PRECAMBRIAN GEOCHRONOLOGY, CHRONOTECTONIC FRAMEWORK AND MODEL OF CHRONOCRUSTAL STRUCTURE OF THE ZHONGTIAO MOUNTAINS
Sun Dazhong, Li Huimin, Lin Yunxian, Zhou Huifang, Zhao Fengqing and Tang Min (Tianjin Institute of Geology and Mineral Resources, CAGS, Tianjin)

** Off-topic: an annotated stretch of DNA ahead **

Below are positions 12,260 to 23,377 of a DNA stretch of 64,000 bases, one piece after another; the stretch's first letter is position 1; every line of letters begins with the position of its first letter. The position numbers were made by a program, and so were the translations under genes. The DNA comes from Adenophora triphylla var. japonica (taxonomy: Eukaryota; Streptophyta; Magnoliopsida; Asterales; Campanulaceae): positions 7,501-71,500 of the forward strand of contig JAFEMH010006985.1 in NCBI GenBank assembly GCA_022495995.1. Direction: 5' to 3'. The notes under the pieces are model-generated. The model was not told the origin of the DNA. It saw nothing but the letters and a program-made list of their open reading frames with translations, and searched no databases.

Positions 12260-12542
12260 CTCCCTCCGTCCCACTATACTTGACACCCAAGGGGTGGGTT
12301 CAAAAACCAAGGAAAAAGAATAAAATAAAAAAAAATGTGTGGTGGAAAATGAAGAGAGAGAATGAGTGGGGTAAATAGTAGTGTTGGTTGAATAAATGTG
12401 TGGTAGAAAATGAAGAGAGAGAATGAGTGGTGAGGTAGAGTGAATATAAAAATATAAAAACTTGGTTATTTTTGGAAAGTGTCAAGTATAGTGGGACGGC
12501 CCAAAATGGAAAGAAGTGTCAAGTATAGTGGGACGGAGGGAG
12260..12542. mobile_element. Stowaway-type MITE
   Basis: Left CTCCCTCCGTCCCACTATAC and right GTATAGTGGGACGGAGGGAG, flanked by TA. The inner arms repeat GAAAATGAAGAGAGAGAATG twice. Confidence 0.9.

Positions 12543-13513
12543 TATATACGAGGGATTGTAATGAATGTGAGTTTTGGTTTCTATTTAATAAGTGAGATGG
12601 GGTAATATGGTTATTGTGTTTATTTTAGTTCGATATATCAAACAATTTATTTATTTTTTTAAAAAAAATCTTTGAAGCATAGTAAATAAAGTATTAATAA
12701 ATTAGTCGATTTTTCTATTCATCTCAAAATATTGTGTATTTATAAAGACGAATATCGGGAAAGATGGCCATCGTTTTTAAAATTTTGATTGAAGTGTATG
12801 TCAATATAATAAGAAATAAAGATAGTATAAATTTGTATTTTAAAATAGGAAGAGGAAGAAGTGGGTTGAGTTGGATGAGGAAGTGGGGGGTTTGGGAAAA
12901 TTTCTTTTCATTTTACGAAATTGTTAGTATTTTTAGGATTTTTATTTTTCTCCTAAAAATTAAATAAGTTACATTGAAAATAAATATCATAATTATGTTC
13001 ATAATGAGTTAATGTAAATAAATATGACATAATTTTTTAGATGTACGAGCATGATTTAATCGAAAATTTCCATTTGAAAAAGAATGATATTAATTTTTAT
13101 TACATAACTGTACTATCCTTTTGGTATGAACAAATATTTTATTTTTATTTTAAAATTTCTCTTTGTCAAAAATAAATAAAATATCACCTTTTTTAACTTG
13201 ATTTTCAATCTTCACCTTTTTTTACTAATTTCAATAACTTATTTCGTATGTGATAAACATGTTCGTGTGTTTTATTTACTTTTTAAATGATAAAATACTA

Five bimodal volcanic successions and five granitic rocks of the Zhongtiao Mountains have been dated by single zircon U-Pb, ion microprobe, single zircon Pb-evaporation, conventional zircon U-Pb and Sm-Nd and Rb-Sr whole-rock isochron methods, and 55 age data have been obtained for these rocks. This combined isotopic study has enabled us to compare the reliability of the six methods as well as to constrain the age of chronotectonic framework. The results show good concordance between single zircon U-Pb and ion microprobe methods. The combination of these precise zircon U-Pb ages and a few of reliable Rb-Sr whole-rock isochron ages representing geological events permits constructing a perfect chronotectonic framework of the mobile belts and defining the ages of the Jiangxian movement (2100 Ma) and Zhongtiao movement (1900—1850 Ma). The age of 1850 Ma is a benchmark for division between the basement and cover for the North China Craton. It is particularly interesting that the ages of igneous rocks and their associated copper deposits fall in a time span (2400—2000 Ma) during which global magmatic records are lacking. Xenocrystal and inherited zircon U-Pb ages for the abovementioned igneous rocks can be usually obtained by the three single zircon U-Pb methods that might contrain the age of felsic rocks at depths. The Nd model age (T_(DM)) of basic rocks can be used to infer the age of initial seperation of deep mafic rocks from depleted mantle. The characteristics of deep rocks and their positions can be studied by major and trace elements and Nd and Sr isotopic geochemistry. This comprehensive study is called a probe for the lithosphere using igneous rocks and it can give a model of chronocrustal structure of the mobile belt, which has been proved by geological observation from surrounding high-grade terrains.